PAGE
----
George Hall

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2 weeks ago
Pete StaehlingTo George Hall

Great to hear from a like minded rider.  I expect that there will be some who unlike us rode bikecentennial in 1976 and are doing a 50th anniversary of their first one.    So no doubt there will be others our age.  At least I'll be surprised if that is not the case.

I have no idea how long I will take this time assuming I am able to do the ride.  I took 73 days in 2007 and only had to motel stays, but stayed with hosts a number of times.  I have since done other tours where I did longer daily mileage, but will wait to see what makes sense at age 71.  I figure that an open ended schedule is always a good thing, but probably more so as we get older.  I don't think making it in any particular number of days is important.

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2 weeks ago
Kelly IniguezTo Pete Staehling

I keep telling myself we need to ride an ocean to ocean trip. Our 2020 border to border trip was by far both of our favorites. I liked it for the change in geology and topography. It was a great tour on many fronts.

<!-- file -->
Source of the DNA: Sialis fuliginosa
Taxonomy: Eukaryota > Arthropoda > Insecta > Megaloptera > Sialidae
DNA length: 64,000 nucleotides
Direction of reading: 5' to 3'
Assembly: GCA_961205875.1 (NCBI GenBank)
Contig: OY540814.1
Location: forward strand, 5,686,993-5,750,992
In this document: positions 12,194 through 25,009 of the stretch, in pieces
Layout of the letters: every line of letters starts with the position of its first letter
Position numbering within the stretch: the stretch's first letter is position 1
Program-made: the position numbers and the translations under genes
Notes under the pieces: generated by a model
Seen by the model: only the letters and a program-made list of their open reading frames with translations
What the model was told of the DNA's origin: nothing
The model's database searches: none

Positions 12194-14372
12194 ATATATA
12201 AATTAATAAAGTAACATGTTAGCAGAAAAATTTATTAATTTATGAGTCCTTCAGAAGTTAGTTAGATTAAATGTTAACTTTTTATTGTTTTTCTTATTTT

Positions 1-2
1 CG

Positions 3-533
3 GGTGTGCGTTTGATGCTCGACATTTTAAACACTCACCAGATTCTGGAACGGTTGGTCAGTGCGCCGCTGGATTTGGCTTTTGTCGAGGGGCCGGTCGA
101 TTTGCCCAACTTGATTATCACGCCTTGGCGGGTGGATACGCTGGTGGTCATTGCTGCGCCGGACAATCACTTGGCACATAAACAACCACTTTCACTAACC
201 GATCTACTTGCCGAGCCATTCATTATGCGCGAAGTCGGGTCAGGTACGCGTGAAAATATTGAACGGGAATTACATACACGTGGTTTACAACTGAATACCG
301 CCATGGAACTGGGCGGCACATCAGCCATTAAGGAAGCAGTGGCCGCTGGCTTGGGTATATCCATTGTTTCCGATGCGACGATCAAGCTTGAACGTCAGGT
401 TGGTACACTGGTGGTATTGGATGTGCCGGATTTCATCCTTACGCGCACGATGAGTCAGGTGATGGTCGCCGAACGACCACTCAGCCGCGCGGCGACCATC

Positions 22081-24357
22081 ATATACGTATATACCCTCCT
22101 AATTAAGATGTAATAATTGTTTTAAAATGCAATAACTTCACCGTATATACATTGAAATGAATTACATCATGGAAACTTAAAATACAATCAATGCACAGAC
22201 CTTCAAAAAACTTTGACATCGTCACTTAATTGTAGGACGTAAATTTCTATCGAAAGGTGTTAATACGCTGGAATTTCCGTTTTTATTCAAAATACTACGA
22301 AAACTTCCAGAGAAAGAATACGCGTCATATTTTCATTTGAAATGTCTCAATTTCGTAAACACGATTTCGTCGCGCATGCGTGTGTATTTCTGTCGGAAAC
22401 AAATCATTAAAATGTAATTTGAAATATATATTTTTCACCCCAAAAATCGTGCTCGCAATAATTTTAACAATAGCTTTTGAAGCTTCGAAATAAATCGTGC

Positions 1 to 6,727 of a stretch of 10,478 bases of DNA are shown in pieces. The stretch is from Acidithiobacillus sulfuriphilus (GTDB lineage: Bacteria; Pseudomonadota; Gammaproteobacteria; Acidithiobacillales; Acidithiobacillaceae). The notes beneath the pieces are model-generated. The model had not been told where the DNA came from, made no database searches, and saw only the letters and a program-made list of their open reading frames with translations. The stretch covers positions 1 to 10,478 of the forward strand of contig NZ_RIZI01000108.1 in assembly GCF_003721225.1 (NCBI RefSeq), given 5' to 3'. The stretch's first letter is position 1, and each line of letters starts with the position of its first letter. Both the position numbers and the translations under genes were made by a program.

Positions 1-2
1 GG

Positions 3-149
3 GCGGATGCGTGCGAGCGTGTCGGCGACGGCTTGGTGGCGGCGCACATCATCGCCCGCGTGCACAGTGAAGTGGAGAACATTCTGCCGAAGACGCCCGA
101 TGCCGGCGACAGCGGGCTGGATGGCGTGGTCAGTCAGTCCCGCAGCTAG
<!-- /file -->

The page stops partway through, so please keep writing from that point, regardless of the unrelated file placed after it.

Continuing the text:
I can't quite get excited about a coast to coast tour. Frankly, I'm intimidated by the steep climbs back east, and the humidity. 

But, we've done several long tours, just not 'that' long tour. Maybe I'll work up the nerve by then?  

 

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2 weeks ago
Pete StaehlingTo Kelly Iniguez

I highly recommend the TA route, but yes there are some really steep places in the east in both the Ozarks and the Appalachians.  I guess missing them is possible by using the Eastern Express.

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2 weeks ago
Jeff LeeTo Kelly Iniguez

I think if the border-to-border trip was your favorite tour, then you should definitely consider a coast-to-coast trip. There's something special about doing something so epic.

Of the well-known routes, the TransAmerica Trail probably lets you experience the most striking changes in terrain, scenery, culture, etc. Certainly it's more interesting than the ACA Northern Tier, which I found pretty boring in comparison. And there is something cool about following a route that is pretty historic at this point. (Despite my reservations about some of the ACA's routing choices, where they sometimes choose busier roads in order to reduce the distances between services - not the tradeoff I prefer.)

Some of the climbing in Virginia and Kentucky is tough, but at this point I feel like its difficulty is maybe a little exaggerated. I don't think it's *that* many days of steep climbs when you consider the totality of the route. And when you've done it, you'll have bragging rights ;)